No one's happier with the market's rejection of pro forma accounting than Nortel (NT) executives. Of course, with a $50 million annual bonus pool you'd be smiling too.
Last Thursday, the Brampton, Ontario-based, phone gearmaker posted a first-quarter profit.
Now Wall Street wonders if the future might hold more unpleasant surprises for investors. Some observers question how Nortel can justify the incentive payments, pointing to a regulatory filing that lays out a pro forma profitability standard that the company doesn't appear to have met in the latest quarter. (Conveniently, Nortel said in its earnings report that it will no longer report pro forma numbers.) The questions loom large because senior executives stand to rake in much bigger bonuses if the company stays profitable for the rest of the year.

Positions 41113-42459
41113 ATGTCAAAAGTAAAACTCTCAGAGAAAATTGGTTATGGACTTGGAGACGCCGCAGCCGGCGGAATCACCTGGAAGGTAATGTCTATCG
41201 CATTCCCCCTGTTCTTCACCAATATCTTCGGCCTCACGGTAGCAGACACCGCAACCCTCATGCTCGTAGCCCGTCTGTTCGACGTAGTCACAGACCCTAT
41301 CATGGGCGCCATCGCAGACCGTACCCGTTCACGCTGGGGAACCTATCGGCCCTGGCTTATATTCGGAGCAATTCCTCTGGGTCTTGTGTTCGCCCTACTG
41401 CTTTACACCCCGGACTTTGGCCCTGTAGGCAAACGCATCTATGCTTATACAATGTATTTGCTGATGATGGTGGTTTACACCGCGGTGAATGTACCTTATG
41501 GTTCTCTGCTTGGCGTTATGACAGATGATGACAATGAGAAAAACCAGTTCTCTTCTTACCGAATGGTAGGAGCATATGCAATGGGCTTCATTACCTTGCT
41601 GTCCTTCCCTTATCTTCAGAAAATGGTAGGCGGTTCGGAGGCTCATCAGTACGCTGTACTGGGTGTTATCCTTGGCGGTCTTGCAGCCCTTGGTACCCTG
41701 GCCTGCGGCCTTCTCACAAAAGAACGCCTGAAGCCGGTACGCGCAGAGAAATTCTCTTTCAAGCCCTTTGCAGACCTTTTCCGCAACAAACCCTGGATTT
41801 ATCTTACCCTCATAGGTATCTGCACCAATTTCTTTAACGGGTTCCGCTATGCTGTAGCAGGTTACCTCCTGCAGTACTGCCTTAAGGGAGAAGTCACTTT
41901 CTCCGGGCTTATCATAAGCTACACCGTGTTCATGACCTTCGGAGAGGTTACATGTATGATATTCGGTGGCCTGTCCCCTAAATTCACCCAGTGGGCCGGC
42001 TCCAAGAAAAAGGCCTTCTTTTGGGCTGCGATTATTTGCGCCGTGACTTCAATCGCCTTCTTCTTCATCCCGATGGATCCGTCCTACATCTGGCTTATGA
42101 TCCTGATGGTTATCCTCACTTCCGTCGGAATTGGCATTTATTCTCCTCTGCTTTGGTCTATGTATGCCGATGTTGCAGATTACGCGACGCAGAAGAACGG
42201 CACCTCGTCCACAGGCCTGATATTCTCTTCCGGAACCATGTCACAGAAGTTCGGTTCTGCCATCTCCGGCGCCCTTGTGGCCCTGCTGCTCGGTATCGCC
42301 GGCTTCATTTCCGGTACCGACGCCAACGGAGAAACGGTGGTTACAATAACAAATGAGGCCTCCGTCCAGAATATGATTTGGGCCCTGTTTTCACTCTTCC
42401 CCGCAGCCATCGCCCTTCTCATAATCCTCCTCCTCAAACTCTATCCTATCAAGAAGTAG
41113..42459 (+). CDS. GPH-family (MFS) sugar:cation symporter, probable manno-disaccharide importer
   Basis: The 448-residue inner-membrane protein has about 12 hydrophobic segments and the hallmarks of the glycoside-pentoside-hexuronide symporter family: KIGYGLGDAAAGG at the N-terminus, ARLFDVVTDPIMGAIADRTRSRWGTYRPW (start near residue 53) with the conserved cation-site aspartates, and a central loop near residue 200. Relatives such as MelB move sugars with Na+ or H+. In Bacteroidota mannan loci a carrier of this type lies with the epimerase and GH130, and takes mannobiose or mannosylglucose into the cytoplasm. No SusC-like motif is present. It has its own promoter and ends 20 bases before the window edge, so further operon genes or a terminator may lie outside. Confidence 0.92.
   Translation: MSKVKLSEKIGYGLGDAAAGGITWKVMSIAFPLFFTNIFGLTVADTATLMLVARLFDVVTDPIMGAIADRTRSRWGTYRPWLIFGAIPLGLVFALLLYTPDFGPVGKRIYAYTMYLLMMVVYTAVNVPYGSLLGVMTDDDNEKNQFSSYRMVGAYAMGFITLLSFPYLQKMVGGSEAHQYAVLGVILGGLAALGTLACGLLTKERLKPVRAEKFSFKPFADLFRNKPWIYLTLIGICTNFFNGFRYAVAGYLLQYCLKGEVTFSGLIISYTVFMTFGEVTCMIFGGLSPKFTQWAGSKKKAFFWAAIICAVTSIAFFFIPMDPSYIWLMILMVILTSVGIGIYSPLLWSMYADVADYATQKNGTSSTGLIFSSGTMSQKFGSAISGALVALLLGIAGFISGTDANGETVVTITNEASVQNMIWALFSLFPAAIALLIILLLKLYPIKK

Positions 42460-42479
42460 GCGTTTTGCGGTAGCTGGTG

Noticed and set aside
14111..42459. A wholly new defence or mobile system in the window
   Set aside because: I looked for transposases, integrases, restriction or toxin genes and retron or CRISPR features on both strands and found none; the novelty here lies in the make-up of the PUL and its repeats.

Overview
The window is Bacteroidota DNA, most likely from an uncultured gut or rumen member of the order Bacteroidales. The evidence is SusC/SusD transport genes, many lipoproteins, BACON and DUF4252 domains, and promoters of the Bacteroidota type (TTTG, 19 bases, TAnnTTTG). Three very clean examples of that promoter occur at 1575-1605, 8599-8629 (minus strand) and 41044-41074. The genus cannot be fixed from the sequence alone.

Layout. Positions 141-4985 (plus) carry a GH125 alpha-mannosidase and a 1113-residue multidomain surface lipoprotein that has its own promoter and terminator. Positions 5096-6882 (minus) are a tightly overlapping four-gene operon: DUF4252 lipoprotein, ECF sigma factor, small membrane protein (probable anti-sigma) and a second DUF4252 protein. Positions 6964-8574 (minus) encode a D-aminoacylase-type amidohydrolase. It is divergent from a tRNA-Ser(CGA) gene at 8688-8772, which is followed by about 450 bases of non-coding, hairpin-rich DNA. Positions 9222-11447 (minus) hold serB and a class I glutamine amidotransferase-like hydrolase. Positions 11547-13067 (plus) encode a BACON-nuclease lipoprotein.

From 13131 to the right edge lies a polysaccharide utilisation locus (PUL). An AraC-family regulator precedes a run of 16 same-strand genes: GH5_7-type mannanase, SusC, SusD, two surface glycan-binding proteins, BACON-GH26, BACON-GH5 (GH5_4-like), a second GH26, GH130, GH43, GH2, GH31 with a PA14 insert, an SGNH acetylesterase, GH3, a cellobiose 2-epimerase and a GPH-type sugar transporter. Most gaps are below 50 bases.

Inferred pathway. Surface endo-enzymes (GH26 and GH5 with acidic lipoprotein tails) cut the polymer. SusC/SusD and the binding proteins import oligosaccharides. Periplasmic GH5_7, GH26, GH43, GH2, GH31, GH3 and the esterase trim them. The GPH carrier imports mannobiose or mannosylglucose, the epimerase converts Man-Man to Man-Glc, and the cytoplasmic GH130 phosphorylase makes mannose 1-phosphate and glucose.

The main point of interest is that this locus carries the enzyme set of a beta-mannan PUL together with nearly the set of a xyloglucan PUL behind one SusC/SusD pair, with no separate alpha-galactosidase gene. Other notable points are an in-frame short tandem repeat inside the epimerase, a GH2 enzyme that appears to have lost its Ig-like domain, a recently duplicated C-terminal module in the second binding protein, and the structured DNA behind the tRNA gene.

Nortel declined several requests for comment, and analysts who have been briefed by the company say it calls the executive bonus payout immaterial. But not everyone is convinced.Lehman Brothers analyst Steve Levy, who was one of the first to put an asterisk on Nortel's profit claims, said after a briefing with Nortel bigwigs, "We still have questions about how they measure profits which trigger the bonus." (Levy has a neutral rating on the stock and his firm has no banking ties to the company.)